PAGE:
david_tuggy at sil.org
Tue Apr 5 02:59:12 UTC 2011
I'm interested in a phenomenon that I understand some to have called
"associative plurality", in which a plural does not designate a group of
items all properly designated by the pluralized nominal entity but
rather a group of items associated with such a nominal entity. It shows
up dramatically in pluralized personal names, where something like _the
Alices_ will mean not 'the group of people each called "Alice"' but
rather 'Alice and those associated with her (i.e. her
bunch/family/team/crew/party/etc.)' In Orizaba Nawatl (nlv), for instance,
New͎itzeh n ichpopochtih koxamo tlahtlaniskeh inka n Samueltih.
yonder.they.come the girl.pl whether they.will.ask with.them the Samuel.pl
Those girls that are coming over there are probably going to ask after
Samuel and his friends.
Here girl.pl is a normal plural, meaning 'group of people each of which
is a girl', but Samuel.pl is associative. Note too the plurality of the
'agreement-marker' postpositional object in the word 'with.them':
sometimes that kind of thing is the only marker for an associative
plural in Orizaba: _Samuel inkal_ (Samuel their.house) means 'the house
of Samuel's family/group'.
My two main questions:
(1) How widespread a phenomenon is this? What languages allow an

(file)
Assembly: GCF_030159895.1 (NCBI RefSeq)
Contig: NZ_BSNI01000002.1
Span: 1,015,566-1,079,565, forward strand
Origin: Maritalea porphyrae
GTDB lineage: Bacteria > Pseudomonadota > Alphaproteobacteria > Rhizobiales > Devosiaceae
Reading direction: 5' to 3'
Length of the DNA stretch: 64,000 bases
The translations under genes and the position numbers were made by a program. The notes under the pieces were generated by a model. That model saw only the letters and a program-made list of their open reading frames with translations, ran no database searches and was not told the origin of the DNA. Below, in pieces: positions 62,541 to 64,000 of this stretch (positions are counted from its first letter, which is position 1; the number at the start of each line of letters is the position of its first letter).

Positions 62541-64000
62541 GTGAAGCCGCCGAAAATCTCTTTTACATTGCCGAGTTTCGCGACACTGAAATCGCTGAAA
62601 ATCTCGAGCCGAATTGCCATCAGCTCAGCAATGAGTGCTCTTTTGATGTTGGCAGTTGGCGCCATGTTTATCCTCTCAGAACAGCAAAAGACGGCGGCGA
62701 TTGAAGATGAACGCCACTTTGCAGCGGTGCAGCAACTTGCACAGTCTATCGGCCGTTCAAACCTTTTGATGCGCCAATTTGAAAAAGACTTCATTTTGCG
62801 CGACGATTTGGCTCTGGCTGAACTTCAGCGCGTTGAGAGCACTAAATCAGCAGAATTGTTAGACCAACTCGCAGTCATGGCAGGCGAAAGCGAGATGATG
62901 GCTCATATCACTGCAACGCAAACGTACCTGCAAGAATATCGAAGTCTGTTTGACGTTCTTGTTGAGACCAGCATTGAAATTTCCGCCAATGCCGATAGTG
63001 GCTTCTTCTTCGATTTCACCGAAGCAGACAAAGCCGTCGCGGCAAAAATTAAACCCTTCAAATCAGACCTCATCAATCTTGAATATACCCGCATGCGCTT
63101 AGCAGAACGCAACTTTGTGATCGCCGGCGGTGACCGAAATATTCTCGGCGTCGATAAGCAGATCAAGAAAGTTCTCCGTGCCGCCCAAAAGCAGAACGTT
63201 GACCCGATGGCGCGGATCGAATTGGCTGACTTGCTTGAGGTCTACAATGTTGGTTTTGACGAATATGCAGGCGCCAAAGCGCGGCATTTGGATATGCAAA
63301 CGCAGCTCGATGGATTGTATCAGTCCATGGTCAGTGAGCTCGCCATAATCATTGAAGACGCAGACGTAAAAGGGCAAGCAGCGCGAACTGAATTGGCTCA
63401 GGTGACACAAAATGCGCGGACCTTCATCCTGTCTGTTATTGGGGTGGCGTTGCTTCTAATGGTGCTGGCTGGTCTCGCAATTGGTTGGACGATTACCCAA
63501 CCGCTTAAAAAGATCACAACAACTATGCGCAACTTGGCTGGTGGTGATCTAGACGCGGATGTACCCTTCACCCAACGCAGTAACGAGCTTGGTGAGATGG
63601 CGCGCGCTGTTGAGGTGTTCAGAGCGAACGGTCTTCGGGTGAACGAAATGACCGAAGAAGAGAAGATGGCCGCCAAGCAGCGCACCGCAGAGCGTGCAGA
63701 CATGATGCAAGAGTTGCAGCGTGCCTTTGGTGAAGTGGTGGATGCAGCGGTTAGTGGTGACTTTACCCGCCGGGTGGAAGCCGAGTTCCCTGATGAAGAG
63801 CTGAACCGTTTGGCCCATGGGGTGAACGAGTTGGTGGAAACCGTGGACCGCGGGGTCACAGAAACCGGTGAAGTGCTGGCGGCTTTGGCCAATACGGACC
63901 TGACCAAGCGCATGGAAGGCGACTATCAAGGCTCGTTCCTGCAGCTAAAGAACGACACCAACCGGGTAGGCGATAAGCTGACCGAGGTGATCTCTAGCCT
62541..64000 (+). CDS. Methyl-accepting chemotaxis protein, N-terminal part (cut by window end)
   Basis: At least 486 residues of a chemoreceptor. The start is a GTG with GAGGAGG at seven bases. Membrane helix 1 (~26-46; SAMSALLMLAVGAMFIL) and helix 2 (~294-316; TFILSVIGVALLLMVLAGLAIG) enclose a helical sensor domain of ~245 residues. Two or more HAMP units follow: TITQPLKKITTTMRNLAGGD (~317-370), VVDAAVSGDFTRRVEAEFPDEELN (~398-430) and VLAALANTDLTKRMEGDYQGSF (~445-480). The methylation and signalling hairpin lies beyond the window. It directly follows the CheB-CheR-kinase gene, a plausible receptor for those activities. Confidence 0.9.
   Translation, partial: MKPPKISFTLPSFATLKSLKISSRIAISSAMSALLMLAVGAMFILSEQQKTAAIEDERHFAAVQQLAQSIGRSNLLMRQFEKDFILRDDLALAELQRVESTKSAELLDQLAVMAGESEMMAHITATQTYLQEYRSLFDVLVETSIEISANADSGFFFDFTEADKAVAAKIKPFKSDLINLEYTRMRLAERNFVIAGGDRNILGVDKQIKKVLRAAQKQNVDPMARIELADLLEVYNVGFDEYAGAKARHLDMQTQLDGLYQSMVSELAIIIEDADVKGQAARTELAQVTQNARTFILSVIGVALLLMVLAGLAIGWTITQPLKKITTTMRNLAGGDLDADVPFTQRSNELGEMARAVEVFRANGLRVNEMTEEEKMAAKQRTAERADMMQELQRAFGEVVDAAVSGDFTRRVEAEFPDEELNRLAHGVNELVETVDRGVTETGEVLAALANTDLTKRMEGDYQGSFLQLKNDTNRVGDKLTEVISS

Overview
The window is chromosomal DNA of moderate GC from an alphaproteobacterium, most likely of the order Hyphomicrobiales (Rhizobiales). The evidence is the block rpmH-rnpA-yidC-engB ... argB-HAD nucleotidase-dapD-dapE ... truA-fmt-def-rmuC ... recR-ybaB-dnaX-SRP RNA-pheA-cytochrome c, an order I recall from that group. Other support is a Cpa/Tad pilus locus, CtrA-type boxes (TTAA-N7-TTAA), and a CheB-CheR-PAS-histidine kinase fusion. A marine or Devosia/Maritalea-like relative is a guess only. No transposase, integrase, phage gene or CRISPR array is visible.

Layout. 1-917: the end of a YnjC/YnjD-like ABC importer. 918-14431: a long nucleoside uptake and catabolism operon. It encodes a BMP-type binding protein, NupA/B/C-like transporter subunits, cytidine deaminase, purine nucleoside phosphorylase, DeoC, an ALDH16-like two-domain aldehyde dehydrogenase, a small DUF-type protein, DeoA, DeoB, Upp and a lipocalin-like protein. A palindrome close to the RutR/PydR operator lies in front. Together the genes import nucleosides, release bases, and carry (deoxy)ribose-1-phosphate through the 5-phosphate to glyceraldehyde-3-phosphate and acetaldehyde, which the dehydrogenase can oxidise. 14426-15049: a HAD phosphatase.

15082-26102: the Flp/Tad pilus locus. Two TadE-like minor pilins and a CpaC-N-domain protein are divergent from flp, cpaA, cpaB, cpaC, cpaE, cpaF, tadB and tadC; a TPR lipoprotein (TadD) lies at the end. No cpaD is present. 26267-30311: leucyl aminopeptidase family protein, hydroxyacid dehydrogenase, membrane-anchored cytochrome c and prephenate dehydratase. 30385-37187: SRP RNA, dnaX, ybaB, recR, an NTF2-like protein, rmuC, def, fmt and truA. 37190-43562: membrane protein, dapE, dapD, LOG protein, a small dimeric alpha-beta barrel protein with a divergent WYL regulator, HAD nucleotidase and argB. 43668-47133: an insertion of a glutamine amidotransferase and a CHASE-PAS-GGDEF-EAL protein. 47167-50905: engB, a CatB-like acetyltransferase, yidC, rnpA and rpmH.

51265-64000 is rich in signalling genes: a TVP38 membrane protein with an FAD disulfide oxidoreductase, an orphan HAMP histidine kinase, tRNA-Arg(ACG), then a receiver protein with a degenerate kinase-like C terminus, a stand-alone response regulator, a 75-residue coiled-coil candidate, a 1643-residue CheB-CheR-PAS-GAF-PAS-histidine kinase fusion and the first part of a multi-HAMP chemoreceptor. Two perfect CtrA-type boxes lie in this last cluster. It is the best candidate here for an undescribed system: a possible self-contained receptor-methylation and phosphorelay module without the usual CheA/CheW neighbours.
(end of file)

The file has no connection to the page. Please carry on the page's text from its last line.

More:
associative plural for proper names? (Are there any varieties of
English/Spanish/etc. that allow it?) Do they also allow a
(2) What other kinds of nominal entities show something similar? E.g. in
my English _dishes_ often means 'dishes [= plates] and other such
things, e.g. silverware, glasses, pots & pans'; does that count? Does
any language allow associative plurals for just any noun? What about 1st
and 2nd person plural pronouns, where perhaps only one person is speaker
or addressee, but another group is associated with that person to make
the plurality. Does any language *not* allow an associative plural
meaning for them? Does any language distinguish a 'multiple speaker' 1pl
pronoun from an associative one?
Pointers to any good discussions of this in the literature would be
appreciated as well.
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